It was another solid session for the Australian dollar which has once again made a break above the 104 US cent levels. The local unit bounced during the U.S session after early bottoming out at 103.58 US cents.
The IMF intends to broaden their war-chest in an effort to further promote global stability in light of the Euro region debt crises, which could see the IMF expand their reserve capacity by up to $US500-billion. With the U.S seemingly off limits, the question remains where does the fund turn to for addition funding? There's been speculation the IMF may hit-up emerging or so called 'BRIC' economies with Brazil, Russia, India and China the likely candidates. For now the premise of additional capital in the IMF's cunning kit has inspired confidence across markets - but we're unlikely to see anything in concrete until the G-20 meeting in Mexico City on the 25-26 of February.
The Euro found natural support on the back of the IMF news with price action once again above $US1.28, to overnight highs of $US1.2865. Meanwhile, Greece has re-entered the spotlight as Government and private sector representation resumed talks which could see private investor's write-down as much as 50 percent - an agreement is expected to be announced by week-end.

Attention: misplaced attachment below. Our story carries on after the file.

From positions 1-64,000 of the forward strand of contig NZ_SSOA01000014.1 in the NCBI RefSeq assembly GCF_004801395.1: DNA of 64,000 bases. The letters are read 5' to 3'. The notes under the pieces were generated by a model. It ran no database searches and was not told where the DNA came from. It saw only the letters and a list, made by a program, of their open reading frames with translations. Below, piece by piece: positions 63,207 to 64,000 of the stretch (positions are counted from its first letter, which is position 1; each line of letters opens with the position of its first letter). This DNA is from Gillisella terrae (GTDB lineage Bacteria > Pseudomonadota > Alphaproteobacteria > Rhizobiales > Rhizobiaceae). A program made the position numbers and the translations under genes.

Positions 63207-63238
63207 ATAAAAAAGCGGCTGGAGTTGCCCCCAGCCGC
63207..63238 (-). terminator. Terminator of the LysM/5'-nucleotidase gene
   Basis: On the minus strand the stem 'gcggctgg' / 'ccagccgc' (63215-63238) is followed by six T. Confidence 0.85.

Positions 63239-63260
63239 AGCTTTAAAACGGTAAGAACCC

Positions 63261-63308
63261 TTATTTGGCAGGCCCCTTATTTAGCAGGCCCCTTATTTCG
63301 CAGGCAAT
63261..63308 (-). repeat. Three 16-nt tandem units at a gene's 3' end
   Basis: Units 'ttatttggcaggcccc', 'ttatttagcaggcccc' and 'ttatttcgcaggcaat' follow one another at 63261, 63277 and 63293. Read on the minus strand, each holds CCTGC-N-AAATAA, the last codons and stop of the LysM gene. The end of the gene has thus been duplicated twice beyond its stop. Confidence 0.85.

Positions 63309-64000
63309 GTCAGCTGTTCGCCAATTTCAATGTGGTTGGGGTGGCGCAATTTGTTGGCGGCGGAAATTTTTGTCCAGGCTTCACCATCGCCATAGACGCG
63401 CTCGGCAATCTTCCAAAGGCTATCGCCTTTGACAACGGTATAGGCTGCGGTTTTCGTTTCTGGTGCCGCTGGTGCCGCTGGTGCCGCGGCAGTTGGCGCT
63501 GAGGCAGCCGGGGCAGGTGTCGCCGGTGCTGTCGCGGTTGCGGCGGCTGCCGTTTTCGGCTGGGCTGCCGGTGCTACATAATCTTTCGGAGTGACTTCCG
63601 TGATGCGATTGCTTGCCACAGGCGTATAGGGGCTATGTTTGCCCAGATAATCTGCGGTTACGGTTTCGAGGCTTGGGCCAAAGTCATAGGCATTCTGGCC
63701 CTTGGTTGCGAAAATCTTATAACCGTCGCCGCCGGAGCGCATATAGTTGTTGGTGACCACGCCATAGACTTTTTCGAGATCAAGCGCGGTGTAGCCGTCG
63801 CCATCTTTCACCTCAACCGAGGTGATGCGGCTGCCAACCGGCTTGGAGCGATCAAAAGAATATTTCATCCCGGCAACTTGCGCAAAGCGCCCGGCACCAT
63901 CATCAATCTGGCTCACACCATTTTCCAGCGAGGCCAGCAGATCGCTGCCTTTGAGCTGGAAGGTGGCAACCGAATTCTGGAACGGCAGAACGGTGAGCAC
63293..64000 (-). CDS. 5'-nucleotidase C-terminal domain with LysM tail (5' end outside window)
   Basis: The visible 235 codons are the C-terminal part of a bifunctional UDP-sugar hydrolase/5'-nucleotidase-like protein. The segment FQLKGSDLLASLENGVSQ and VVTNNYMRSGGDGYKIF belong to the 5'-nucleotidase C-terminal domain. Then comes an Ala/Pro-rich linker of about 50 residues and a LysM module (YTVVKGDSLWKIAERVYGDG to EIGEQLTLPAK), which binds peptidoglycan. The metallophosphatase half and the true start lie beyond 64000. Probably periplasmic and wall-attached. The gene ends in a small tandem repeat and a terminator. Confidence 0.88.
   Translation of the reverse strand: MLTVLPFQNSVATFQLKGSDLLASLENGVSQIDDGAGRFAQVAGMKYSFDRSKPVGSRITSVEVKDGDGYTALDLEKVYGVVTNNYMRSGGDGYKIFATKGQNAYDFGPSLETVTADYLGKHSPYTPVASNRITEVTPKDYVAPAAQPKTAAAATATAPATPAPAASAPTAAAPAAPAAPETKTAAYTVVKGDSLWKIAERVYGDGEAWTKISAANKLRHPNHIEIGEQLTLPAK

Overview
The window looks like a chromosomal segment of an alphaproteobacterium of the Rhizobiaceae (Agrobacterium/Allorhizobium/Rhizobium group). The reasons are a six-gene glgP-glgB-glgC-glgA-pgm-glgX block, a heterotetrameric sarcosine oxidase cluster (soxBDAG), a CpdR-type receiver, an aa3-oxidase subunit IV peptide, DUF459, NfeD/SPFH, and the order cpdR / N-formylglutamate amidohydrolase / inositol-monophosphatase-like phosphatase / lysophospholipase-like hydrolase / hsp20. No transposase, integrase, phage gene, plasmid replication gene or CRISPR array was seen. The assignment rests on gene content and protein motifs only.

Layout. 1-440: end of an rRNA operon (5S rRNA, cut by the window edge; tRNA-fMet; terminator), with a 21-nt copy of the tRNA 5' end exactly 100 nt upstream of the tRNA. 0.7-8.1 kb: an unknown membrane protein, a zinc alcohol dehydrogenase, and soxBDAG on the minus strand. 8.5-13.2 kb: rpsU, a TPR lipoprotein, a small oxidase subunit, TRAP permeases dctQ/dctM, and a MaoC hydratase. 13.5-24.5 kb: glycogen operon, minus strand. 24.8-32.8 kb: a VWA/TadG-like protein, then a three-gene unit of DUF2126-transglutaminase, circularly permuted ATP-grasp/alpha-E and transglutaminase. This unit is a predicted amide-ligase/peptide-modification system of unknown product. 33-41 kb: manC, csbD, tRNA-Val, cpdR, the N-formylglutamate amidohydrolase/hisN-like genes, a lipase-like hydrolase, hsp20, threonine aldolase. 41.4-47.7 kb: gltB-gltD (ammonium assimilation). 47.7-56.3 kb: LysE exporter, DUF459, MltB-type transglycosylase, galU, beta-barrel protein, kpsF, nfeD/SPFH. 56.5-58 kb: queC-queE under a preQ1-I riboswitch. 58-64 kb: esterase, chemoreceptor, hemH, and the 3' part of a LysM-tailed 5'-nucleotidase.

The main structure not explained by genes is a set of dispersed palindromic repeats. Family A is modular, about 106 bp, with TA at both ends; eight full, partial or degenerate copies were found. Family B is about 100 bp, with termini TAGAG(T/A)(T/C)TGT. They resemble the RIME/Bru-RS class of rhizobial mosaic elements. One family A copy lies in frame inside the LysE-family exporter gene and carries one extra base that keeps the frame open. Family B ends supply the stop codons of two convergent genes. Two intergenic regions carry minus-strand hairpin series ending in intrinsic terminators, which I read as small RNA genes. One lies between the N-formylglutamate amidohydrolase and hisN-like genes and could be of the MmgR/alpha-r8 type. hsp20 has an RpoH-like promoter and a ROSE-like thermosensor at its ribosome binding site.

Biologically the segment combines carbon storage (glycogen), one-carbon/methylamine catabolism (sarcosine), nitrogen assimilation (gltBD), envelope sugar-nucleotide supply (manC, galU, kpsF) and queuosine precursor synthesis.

Local data on the bill today will see the release of ANZ Consumer confidence data with the highly anticipated December employment numbers due at 11.30 AEDST. It's expected the Australian economy will create 10,000 jobs in December from a previous drop of 6,300 with the unemployment rate expected to remain at 5.3 percent. The Aussie dollar is currently trading at 104.2 US cents with short term resistance noted at 104.3 and 104.5 US cents. Nevertheless any significant deviation to the upside of estimates will likely see gains contained at 105 US cents. Naturally, we're expecting anything less than inspiring to promote downside with 103.5 US cents a likely target.